Compared to the surrounding sea floor, upon which organic matter rains from above, hydrothermal vents boast a community of organisms that is 10,000 to 100,000 times denser. The reason for this: the presence of sulfur-oxidizing bacteria as a food source either directly or through a kind of cooperative "agreement" between the bacteria and a particular vent organism.
Sulfur-oxidizing bacteria and other forms of bacteria that gain energy from the metabolism of inorganic compounds belong to a category of organisms called chemoautotrophs, as mentioned above. These bacteria are able to oxidize (remove electrons) compounds such as hydrogen sulfide and store energy in the form of ATP (adenosine triphosphate), which is the universal "energy" molecule in all organisms, including humans. These bacteria use this energy to transform carbon dioxide into simple sugars and other molecules, just like plants. Thus, these unique bacteria function much in the same way as plants, creating organic matter at the base of the food web for other organisms to use.
While some vent organisms may consume the bacteria directly, a more ingenious method has evolved for many of the vent organisms. A kind of symbiosis, or "living together" has developed, where vent organisms provide a secure "house" for the bacteria, who in turn, provide carbon compounds to the host animal. Symbiosis occurs throughout the animal and plat kingdoms. It is formally defined as a close association between two organisms that benefits one or both partners and may be obligatory (absolutely essential to the survival of one or both partners) or it may be facultative (beneficial, but not required.
These symbioses are critical for hydrothermal vent organisms, allowing them to survive in numbers that far surpass what would otherwise be possible on the sea floor. While symbiotic relationships in coral reefs have been known for some time, the discovery of hydrothermal vents in 1977 has spurred an interest in symbiotic relationships, and led to their recognition in many other types of habitats, such as mangrove swamps, mud flats, and sewage outlets. Shades of Gaia begin to creep in here.
Nowhere is the importance of symbiosis better demonstrated than in the giant tube worm, who has the scientific name Riftia pachyptila. When these worms were collected and examined in greater detail, a most stunning feature was found. These worms have no mouth, no gut, and no anus. They are completely devoid of any digestive system whatsoever. Now how do you get to be four-feet tall without eating?
This mystery of the deep was solved by a graduate student at Harvard University, Colleen Cavanaugh, who relates the story of jumping up in class and shouting that she figured out how the tubeworms make their living. Inside the body of the tubeworm is an organ called a trophosome. The trophosome is highly vascularized and contains specialized cells packed full of chemoautotrophic sulfur bacteria. By means that are not entirely understood, the tubeworm provides all the chemicals necessary for the bacteria to make food, including sulfur, oxygen, and carbon dioxide, and the bacteria manufacture sugars or some other form of energy-rich molecules that provide nutrition to the tubeworm. Most certainly, the blood-red hemoglobin that fill the tubeworm's cardiovascular system and is so highly visible as the red gill-like polyps that extend from its tube is important in the transport of sulfur and oxygen. How this is accomplished and how nutrition is provided to the tubeworm from the bacteria is less well understood.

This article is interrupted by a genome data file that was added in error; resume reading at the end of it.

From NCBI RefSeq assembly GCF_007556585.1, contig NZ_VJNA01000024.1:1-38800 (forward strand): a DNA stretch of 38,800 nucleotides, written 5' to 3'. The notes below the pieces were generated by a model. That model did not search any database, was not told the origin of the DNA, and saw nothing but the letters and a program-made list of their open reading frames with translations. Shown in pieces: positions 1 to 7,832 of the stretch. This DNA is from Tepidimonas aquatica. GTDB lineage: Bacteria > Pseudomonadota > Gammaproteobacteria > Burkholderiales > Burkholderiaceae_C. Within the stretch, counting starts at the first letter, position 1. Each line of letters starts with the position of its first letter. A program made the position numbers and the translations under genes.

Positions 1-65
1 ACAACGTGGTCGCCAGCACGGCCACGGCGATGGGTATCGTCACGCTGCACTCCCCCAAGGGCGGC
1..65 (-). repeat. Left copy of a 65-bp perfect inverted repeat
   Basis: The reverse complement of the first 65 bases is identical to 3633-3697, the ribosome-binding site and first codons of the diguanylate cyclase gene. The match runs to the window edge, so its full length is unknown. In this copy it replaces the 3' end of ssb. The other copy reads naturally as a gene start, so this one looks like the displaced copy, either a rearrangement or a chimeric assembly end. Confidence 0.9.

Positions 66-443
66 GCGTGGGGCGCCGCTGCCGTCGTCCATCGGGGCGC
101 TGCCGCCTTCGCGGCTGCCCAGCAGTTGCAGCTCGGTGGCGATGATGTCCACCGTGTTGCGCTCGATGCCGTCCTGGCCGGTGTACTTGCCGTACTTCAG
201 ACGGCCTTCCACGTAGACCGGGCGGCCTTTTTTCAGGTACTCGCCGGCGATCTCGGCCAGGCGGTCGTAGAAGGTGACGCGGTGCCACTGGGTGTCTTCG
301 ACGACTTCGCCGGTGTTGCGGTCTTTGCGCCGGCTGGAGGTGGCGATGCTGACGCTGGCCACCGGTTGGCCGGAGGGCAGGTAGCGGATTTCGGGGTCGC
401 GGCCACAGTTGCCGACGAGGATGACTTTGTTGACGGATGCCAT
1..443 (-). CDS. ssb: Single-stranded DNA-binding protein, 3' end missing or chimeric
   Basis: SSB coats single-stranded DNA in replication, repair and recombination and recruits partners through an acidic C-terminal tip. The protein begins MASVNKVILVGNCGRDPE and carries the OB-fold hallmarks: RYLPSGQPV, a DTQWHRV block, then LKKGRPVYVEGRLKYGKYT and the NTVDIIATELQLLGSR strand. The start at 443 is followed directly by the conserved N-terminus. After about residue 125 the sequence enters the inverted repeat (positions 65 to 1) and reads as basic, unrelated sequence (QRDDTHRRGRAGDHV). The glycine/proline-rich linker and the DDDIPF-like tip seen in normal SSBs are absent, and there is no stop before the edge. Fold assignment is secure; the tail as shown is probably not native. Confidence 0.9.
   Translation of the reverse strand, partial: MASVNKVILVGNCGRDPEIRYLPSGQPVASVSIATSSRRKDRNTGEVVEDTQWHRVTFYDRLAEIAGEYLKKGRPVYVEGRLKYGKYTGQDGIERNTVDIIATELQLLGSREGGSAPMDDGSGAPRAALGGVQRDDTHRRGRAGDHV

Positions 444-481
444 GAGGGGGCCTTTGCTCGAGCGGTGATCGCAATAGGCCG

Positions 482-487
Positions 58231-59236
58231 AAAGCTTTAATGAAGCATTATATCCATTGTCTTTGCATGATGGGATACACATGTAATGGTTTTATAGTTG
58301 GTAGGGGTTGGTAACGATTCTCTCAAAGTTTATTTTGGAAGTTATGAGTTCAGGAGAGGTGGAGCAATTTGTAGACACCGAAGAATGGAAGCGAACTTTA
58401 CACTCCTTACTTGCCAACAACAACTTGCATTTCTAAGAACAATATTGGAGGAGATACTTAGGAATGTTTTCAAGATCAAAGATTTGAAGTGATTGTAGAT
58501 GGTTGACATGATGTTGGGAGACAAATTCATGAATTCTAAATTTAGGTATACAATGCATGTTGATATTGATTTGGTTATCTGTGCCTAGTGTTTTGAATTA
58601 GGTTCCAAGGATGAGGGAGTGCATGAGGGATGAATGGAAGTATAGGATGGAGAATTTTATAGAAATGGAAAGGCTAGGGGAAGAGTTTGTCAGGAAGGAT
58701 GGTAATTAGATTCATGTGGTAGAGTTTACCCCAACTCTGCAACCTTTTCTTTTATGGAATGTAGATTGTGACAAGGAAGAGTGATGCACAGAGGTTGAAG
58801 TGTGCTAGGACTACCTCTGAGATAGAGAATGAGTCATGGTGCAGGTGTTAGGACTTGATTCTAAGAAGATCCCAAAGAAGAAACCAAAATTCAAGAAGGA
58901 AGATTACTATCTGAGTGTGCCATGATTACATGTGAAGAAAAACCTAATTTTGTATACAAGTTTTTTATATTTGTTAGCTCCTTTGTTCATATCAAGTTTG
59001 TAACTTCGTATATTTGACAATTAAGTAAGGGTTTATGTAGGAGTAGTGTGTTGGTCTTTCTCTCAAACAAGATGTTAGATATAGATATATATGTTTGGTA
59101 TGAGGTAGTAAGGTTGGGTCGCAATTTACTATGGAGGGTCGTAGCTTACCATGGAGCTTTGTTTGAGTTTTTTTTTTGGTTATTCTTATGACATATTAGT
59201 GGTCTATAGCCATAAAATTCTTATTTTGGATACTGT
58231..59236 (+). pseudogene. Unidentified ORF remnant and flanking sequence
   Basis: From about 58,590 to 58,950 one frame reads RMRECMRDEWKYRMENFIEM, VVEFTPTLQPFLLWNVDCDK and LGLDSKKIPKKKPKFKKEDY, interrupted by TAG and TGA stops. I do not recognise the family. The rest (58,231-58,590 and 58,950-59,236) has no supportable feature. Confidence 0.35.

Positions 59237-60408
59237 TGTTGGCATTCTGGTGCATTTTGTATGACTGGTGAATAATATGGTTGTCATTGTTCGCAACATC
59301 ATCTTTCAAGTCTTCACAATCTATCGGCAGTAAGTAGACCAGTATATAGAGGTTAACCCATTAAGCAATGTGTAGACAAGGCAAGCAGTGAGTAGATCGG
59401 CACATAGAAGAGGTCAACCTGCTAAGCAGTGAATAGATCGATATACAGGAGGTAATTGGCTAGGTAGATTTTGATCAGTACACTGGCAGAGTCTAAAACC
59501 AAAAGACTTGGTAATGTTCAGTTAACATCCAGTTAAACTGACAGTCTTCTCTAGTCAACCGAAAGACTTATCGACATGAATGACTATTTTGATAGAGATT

Other vent organisms, such as the "giant" white clams (as big as dinner plates) and mussels, use similar symbiotic mechanisms to obtain their nutrition. Other organisms, such as the blind Atlantic vent shrimp, Rimacaris (Rima meaning rift and caris meaning shrimp) feed on the sulfur bacteria directly. Similarly, other worms and polychaetes have been observed with bacteria in their gut, suggesting they feed directly on the mats of sulfur bacteria. Larger organisms, such as some types of crabs and fishes, are most likely opportunistic feeders living on other living or dead vent organisms. Thus, a food web is established, consisting of primary producers (chemoautotrophic sulfur bacteria), the secondary producers (tubeworms, mussels, clams, shrimp), and predators (fishes) or detritivores (crabs).
Because of the difficulty of observing these organisms or even raising them in the lab, progress in understanding how they feed, how they metabolize their food, and what role they play in the food web has been slow. Nonetheless, the existence of vent organisms and their unique way of solving life's problem of growing, surviving, and reproducing has opened up a whole new way of looking at life. The primary dependence of these organisms on symbiotic relationships has led many scientists to re-evaluate the importance of these associations in many other communities of organisms. Thus, the discovery of vent organisms has changed our perspective of marine ecology in all areas of the sea.
I have to quote Cindy Lee Van Dover one more time because she does such a good job at capturing the importance and enthusiasm these new life forms bring to oceanography. She writes:
The stunning implication is that submarine hydrothermal systems, fueled by the heat of volcanic processes, can support life in the absence of sunlight. Vent water may be the ultimate soup in the sorcerer's kettle. The water has a primeval chemistry that has prevailed along submarine mountain ranges since the breakup of Gondwanaland. There is growing interest in and legitimization of theories that the chemical and thermal conditions found in some vent waters may permit the synthesis of organic compounds. Deep-sea vents may have been the site where life originated on this planet.